One year the winter was very tough and it lasted a longer time, and the people started to run out of resources, the rivers were frozen, the birds had migrated and the trees awaited for spring to arrive. The land was completely covered in snow. Many of the Pehuenches resisted dying of hunger, but the children and the elderly were dying.
After hearing the wise words of one of the tribe’s elders, the Pehuenche people decided to reap the fruits of the Araucaria, the pine nuts. The entire tribe participated in food preparations. Many went out to look for more pine nuts, carried the water and lit the fire.
They then roasted, boiled and ate the pine nuts they had collected. It was an unforgettable party. It is said that, since that day, the Mapuches who live next to the Pehuén tree, who call themselves Pehuenches, will never go hungry again and hope that such a beautiful tree will never be taken from them.
Harvesting the Piñón, an ancestral practice
If you have already seen the beauty of an adult Araucaria tree, you will have noticed that it is not easy to climb one of them. However, the Pehuenches are experts harvesting the Araucaria pine nuts as they can easily climb the trunk, using the rough bark as steps.
The collection of pine nuts is a ritual that is known as “the piñoneo”, an activity that takes place each year between February and April, and has become a tourist at attraction, in which only the chosen candidates can participate.
They need special shoes to be able to climb up the straight trunk and reinforced gloves to handle the pointy leaves. In some cases the harvesters must climb several tens of meters. Up there, with a stick, they hit the bags of pine nuts until they burst to release their fruits.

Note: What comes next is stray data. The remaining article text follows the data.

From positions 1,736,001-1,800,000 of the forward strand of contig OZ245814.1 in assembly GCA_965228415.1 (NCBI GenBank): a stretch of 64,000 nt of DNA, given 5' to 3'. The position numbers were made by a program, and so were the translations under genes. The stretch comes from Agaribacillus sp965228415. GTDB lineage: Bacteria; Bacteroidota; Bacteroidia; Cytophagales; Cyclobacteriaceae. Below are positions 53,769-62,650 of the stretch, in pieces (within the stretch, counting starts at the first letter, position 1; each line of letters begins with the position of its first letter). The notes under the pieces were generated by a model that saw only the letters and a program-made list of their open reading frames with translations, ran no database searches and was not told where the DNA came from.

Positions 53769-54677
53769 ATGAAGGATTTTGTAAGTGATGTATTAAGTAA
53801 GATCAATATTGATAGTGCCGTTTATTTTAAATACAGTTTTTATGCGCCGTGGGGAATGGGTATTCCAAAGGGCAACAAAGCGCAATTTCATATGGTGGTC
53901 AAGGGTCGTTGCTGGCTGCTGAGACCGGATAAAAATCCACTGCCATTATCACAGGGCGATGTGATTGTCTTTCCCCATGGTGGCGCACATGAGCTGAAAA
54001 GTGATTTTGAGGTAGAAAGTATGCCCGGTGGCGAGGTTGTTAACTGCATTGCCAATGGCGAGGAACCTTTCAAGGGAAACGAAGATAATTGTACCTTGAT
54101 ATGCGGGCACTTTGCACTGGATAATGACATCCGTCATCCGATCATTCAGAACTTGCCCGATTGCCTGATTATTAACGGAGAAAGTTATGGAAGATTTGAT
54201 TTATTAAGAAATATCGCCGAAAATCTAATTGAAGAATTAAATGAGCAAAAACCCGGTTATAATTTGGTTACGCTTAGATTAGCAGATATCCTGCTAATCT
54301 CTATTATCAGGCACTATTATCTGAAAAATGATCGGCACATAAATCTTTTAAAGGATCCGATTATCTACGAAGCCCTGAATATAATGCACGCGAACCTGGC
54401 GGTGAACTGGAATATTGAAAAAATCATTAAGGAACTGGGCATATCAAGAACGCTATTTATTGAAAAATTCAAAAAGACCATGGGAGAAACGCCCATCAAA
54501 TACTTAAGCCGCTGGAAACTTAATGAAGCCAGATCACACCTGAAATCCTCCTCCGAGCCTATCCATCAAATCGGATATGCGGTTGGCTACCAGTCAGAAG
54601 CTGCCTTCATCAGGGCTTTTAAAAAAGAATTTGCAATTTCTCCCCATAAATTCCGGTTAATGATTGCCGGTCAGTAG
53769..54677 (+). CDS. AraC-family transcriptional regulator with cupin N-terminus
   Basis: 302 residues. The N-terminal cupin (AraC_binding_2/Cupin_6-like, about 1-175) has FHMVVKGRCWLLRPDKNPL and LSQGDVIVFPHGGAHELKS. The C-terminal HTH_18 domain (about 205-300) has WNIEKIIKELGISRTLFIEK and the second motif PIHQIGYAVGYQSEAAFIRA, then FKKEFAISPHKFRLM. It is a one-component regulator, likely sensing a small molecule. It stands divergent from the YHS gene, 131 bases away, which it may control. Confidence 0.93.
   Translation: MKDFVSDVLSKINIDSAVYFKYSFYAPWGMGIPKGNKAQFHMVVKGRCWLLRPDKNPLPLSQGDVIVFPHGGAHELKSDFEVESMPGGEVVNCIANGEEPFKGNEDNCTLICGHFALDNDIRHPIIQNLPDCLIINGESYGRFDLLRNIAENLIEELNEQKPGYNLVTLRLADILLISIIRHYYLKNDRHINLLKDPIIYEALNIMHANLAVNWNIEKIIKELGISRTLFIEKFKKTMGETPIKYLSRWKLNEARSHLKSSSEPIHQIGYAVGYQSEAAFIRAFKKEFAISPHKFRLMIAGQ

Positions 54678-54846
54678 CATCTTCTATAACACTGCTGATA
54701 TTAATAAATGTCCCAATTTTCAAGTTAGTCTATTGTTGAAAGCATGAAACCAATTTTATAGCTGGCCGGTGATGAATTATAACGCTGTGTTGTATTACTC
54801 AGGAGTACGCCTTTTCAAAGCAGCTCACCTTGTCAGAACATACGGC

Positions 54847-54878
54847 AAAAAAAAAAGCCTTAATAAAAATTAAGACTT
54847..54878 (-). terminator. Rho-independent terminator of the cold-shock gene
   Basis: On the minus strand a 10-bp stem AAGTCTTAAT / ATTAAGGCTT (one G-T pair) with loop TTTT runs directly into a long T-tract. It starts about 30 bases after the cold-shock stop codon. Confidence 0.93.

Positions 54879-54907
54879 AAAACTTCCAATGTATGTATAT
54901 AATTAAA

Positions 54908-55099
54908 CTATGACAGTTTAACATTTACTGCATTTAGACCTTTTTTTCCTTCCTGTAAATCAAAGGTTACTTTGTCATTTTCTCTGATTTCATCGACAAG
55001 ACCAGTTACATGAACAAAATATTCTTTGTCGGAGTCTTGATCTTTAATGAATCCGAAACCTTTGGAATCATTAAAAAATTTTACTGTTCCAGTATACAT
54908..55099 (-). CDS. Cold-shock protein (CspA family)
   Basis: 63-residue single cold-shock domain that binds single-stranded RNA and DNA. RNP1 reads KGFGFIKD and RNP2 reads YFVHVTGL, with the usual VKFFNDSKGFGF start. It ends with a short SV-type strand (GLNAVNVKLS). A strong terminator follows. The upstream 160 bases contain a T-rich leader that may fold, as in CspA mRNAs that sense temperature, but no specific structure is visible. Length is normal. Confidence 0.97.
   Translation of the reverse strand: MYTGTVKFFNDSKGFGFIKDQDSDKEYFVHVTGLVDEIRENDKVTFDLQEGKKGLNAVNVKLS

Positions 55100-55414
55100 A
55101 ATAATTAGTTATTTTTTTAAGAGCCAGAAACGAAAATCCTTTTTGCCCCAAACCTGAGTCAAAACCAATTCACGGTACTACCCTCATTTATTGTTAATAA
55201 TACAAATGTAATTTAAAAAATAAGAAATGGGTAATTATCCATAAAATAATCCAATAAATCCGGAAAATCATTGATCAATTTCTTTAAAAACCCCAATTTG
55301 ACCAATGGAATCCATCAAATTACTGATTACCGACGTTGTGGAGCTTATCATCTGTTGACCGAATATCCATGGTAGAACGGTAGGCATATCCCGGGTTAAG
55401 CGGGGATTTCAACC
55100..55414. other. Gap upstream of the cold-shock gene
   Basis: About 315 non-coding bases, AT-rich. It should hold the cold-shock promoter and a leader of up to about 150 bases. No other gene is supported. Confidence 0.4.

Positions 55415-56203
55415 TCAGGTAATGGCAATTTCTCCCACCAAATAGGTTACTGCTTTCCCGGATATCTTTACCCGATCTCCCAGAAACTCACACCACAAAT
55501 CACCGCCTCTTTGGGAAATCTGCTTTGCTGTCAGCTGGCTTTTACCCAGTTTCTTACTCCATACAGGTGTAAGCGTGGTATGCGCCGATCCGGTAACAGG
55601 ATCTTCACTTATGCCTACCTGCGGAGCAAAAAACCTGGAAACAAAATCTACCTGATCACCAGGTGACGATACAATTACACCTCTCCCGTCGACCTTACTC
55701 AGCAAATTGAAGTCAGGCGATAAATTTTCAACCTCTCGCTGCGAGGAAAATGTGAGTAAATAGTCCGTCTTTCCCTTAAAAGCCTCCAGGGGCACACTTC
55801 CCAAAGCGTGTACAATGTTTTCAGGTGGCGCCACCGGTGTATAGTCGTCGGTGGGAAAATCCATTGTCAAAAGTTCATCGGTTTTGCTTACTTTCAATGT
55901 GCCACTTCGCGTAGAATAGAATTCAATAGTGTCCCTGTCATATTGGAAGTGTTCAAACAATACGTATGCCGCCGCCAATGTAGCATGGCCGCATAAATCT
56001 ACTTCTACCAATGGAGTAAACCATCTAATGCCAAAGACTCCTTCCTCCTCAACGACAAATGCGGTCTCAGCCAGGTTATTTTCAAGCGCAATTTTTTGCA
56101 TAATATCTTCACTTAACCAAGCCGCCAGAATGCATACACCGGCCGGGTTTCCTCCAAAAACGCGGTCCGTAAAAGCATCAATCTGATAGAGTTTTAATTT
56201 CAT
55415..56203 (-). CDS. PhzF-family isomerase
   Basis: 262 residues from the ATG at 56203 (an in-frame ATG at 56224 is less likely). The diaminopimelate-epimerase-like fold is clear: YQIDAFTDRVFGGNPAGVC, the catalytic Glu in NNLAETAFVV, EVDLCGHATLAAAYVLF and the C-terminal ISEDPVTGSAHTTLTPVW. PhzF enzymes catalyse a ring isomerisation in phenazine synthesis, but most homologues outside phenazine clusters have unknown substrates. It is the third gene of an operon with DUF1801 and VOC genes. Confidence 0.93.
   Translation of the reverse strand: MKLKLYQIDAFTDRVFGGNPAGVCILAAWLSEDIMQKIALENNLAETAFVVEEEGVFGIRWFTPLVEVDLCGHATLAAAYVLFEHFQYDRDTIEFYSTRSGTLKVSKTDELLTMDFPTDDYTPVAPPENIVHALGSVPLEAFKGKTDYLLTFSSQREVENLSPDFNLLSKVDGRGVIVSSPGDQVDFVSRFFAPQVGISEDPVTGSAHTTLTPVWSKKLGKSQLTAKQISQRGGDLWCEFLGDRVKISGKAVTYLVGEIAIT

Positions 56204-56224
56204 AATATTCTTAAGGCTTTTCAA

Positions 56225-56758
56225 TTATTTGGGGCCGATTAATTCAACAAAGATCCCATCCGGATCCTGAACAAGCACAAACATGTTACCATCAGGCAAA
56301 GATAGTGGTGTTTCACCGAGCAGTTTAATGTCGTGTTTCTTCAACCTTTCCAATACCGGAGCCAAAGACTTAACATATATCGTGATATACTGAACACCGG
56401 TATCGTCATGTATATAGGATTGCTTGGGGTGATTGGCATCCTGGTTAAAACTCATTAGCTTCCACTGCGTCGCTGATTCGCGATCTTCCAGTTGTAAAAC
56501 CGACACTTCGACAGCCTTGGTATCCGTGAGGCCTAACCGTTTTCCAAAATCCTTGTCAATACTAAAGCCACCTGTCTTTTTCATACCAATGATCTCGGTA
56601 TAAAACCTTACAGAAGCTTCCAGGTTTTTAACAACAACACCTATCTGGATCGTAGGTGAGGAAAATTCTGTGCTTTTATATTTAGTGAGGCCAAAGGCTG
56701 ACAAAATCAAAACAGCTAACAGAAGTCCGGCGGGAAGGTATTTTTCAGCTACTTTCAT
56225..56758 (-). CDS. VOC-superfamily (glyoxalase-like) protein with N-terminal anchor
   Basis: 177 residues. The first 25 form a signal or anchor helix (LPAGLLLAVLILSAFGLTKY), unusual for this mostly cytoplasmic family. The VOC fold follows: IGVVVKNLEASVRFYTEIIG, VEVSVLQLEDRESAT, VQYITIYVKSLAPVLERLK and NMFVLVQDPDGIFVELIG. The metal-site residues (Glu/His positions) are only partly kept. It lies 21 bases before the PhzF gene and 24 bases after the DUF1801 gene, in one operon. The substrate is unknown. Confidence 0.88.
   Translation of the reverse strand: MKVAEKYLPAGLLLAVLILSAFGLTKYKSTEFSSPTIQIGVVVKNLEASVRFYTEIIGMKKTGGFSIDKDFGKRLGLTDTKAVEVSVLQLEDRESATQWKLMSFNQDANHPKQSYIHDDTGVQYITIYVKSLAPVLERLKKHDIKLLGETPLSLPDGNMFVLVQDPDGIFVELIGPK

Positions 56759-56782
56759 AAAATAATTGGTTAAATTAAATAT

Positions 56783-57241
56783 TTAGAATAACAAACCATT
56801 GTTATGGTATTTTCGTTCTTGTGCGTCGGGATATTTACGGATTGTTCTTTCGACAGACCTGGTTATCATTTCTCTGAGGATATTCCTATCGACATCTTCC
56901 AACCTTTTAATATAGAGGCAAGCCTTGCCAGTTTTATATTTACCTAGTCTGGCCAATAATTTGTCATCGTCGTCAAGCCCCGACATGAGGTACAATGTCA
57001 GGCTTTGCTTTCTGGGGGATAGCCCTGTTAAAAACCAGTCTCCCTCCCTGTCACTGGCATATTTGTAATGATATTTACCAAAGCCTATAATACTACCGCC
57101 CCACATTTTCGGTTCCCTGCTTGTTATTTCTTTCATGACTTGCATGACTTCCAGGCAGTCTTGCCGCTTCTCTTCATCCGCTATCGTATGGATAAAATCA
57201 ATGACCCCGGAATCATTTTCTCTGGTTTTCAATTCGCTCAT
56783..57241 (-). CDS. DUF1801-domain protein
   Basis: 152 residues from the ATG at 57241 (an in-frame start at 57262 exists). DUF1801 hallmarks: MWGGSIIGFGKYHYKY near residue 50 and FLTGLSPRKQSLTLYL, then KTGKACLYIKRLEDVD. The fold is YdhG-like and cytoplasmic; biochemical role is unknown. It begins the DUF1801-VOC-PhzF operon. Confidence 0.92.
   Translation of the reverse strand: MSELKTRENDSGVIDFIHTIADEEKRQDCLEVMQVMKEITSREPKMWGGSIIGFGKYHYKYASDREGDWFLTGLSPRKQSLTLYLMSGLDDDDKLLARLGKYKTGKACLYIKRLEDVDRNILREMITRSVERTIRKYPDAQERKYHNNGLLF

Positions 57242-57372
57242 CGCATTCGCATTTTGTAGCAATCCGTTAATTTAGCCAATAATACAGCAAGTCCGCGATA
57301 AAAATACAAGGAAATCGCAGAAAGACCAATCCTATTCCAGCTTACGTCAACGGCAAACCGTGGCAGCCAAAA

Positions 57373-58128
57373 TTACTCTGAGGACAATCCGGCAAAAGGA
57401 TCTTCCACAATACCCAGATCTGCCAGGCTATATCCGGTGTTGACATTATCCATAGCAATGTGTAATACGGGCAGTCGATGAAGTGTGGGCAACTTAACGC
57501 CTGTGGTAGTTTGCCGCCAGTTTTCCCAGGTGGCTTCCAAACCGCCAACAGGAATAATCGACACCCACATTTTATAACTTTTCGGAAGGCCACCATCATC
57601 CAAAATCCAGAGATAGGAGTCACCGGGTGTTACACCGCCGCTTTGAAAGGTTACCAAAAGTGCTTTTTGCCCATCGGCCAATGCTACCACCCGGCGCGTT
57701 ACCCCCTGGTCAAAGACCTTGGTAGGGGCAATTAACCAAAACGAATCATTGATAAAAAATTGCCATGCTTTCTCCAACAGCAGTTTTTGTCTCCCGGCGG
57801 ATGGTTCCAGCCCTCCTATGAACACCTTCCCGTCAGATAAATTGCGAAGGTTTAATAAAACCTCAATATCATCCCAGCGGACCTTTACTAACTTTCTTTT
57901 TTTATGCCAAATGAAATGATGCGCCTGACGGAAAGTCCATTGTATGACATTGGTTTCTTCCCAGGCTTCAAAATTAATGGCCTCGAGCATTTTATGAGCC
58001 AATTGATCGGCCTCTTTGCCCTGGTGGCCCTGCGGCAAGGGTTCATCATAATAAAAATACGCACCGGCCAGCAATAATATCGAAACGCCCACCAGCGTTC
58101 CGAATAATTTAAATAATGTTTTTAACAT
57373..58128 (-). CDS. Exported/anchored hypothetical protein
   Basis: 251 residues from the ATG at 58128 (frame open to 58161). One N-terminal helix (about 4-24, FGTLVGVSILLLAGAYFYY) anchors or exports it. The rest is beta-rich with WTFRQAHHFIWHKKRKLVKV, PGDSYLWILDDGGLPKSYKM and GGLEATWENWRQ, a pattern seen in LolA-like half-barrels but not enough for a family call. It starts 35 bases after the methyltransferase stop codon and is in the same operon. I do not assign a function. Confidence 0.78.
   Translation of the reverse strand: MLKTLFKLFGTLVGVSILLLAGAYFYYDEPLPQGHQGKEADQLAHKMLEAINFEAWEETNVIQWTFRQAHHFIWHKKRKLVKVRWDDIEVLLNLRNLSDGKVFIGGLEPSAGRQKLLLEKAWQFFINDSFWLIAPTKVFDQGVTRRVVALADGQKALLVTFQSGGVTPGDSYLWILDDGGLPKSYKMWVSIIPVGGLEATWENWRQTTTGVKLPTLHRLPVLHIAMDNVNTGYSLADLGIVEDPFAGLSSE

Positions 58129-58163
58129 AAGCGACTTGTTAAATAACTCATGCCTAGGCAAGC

On a good year, a 100-year old Araucaria, right in its reproductive life, can give up to 400 kilos of pine nuts. But, let´s not get over-excited, because only the female trees give pine nuts, so, only half of them.
Pine nuts in the kitchen, thousand year old food
And if it comes to eating a fruit that’s rich in minerals, fiber and a good source of protein, pine nuts are the only nuts that do not come from plantations, but are collected from forests. They are the most expensive nuts in the market due to their difficult harvesting work, since 20 to 30 kilos of pines are needed to obtain a kilo of pine nuts.
They are usually eaten raw, in salads, with pasta or stuffed in a bird that´s already cooked. They are also used to prepare sweet dishes because they are very decorative as an ornament, and it is traditionally used at Christmas time. But where we can truly appreciate its flavor is in daily salty dishes, such as in bread, pasta or flour that can be mixed with milk, as a food base for the little ones.
Pine nuts can be found in markets all year, although their consumption is more widespread in the summer and, especially for Christmas, when their demand is higher.
Some of its benefits are:
They contain essential fatty acids such as Omega 6 and Omega 3. These help take care of our cardiovascular system and our brain. They are rich in vitamin E, which strengthens our immune system and increases our defenses. It has minerals such as potassium, magnesium, iron and zinc.
They help reduce elevated levels of LDL or bad cholesterol. They provide large amounts of fiber. A handful of pine nuts have about one gram of fiber, so it is an ideal remedy in case of constipation. In addition, they improve fertility.
They are low in calories so you can have them with any meal and are a very good source of proteins, lipids and carbohydrates.
Araucarias, a species that has to be protected
The Pehuenches know the true value of the oldest tree in Chile, the Araucaria, and how to take care of it. Now, it is our living heritage that sparks the interest of everyone, not only because of its beauty and the gifts it gives us, but also for being an emblematic species in danger of extinction.
Explore southern Chile and fall in love with the Araucaria trees just as much as we do and discover for yourself the magic energy you get from hugging one of these trees that are as old as the dinosaurs.